The job seeker’s perennial conundrum: do you first look for a job where you want to live and then move or move first to where you want to live and then look for a job? The answer depends: on where you are in your career, your level of experience, how far the move is, the age old supply and demand (talent vs. jobs), and lastly, and perhaps most importantly, your personal financial situation.
My advice is generally different for newly minted college graduates and younger professionals than it would be for someone with exceptional skills and experience.
When you are looking for your first job or are relatively early in your career, your leverage, in terms of skills and experience, is minimal vis-à-vis the employer. That is, they have more to offer than you do. To up your chances of landing a great job where you want to live, here are five reasons to move first.
Reason #1. 80% of today’s jobs are landed through networking. It’s nearly impossible to network effectively from afar. You are disadvantaged in so many critical ways. If you are local, it’s much easier to meet people face to face, which is essential for building a strong relationship. You also have serendipity working in your favor – you might just run into someone who happens to be the key to unlocking your next career move. You can’t do that on line.
Reason #2. Companies won’t take you as seriously as they do a local candidate. And why should they? They likely have a ready supply of qualified candidates in their backyard. They will question your motivation for applying and whether you’ll even stay if you do move (see Reason #4).
Reason #3. You are perceived as a more expensive candidate if you aren’t local. Most companies don’t want to pay a dime more than they have to to get the best possible person for the role. If you live in another state or even a few hours away, you immediately brand yourself as “more expensive”. The hiring manager takes one look at your resume, sees your out of state address, and thinks, “I don’t have the budget to pay to move this person.” Your resume immediately goes in the “no” pile.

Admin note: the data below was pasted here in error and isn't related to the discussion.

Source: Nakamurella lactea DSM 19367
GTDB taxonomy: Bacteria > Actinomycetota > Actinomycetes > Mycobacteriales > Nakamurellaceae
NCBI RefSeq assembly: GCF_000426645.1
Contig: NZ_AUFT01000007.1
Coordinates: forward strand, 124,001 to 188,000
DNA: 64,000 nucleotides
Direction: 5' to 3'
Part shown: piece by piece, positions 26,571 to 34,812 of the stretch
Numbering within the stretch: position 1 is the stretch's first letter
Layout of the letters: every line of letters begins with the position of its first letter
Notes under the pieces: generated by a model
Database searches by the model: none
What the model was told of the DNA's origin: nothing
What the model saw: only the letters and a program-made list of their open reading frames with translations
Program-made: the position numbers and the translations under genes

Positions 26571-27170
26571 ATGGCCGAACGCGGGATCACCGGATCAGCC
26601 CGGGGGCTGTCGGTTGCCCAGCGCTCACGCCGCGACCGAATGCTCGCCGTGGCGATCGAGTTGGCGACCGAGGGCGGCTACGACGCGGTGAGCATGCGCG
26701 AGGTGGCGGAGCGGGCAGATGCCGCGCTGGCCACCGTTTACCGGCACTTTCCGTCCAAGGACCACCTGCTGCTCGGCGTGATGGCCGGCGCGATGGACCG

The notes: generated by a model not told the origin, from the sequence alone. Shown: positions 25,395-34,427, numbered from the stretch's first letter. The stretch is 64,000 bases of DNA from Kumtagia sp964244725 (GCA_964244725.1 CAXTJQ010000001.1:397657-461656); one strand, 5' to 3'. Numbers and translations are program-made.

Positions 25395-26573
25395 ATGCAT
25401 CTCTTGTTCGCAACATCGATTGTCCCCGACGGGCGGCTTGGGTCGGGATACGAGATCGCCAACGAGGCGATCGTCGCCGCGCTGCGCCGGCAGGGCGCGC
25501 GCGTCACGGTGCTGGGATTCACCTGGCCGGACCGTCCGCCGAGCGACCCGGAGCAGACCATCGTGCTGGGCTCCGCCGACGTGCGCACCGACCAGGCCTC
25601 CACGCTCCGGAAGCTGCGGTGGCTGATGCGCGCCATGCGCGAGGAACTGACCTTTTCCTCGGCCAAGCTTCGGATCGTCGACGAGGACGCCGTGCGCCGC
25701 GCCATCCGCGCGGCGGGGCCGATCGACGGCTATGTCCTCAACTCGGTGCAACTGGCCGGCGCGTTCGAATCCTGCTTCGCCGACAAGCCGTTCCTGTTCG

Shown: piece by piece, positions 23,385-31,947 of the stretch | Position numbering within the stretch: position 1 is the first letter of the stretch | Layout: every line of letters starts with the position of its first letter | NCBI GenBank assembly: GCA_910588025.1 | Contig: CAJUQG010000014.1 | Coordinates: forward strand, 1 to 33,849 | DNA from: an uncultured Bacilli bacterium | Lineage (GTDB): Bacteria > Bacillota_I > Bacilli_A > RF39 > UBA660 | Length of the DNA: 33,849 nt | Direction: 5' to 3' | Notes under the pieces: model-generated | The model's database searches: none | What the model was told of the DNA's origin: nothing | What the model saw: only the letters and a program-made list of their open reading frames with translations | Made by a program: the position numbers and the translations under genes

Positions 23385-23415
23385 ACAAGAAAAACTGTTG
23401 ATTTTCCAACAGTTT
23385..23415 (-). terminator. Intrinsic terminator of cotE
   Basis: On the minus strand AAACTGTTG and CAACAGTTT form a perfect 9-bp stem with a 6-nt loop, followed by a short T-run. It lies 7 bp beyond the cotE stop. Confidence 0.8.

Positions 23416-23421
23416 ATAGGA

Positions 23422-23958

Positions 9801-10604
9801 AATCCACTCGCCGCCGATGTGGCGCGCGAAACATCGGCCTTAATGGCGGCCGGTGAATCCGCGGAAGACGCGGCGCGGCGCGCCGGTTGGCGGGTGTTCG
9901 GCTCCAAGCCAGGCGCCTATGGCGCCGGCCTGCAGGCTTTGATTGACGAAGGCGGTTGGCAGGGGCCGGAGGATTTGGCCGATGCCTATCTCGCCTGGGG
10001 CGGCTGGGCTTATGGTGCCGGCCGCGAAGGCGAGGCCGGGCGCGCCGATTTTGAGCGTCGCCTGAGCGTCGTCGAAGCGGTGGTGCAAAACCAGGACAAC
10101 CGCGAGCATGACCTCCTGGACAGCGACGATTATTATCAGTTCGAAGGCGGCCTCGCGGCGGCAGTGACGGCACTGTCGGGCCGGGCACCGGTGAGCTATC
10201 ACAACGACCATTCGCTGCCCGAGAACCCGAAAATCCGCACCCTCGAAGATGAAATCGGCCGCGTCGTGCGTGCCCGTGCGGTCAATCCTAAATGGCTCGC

Reason #4. You’re a risky bet. If your resume shows no connection to the area where you are applying for jobs, the hiring manager is going to view you with great skepticism. They will wonder why you want to move and whether you’ll even stay if you do move. You’ve immediately branded yourself as the “hopeless romantic job seeker”. You know, the one who was raised in the Midwest but has always dreamt of living in the Pacific Northwest based solely on watching endless episodes of Grey’s Anatomy and Weeds.
Reason #5 – see reason #1. Networking. It’s critical to landing a job and doing it correctly not only means being local, it means doing it right.
So now you have five compelling reasons to make the leap of faith and move. But before you leap, there is one more question to ask yourself: can you afford it? Unlike Nike, don’t “Just Do It”. Before you go, you need a plan and some serious savings to fund it. I’ll share tips on how to create a workable plan in my next blog post. In the interim, start figuring out whose couch you can surf on in your new hometown.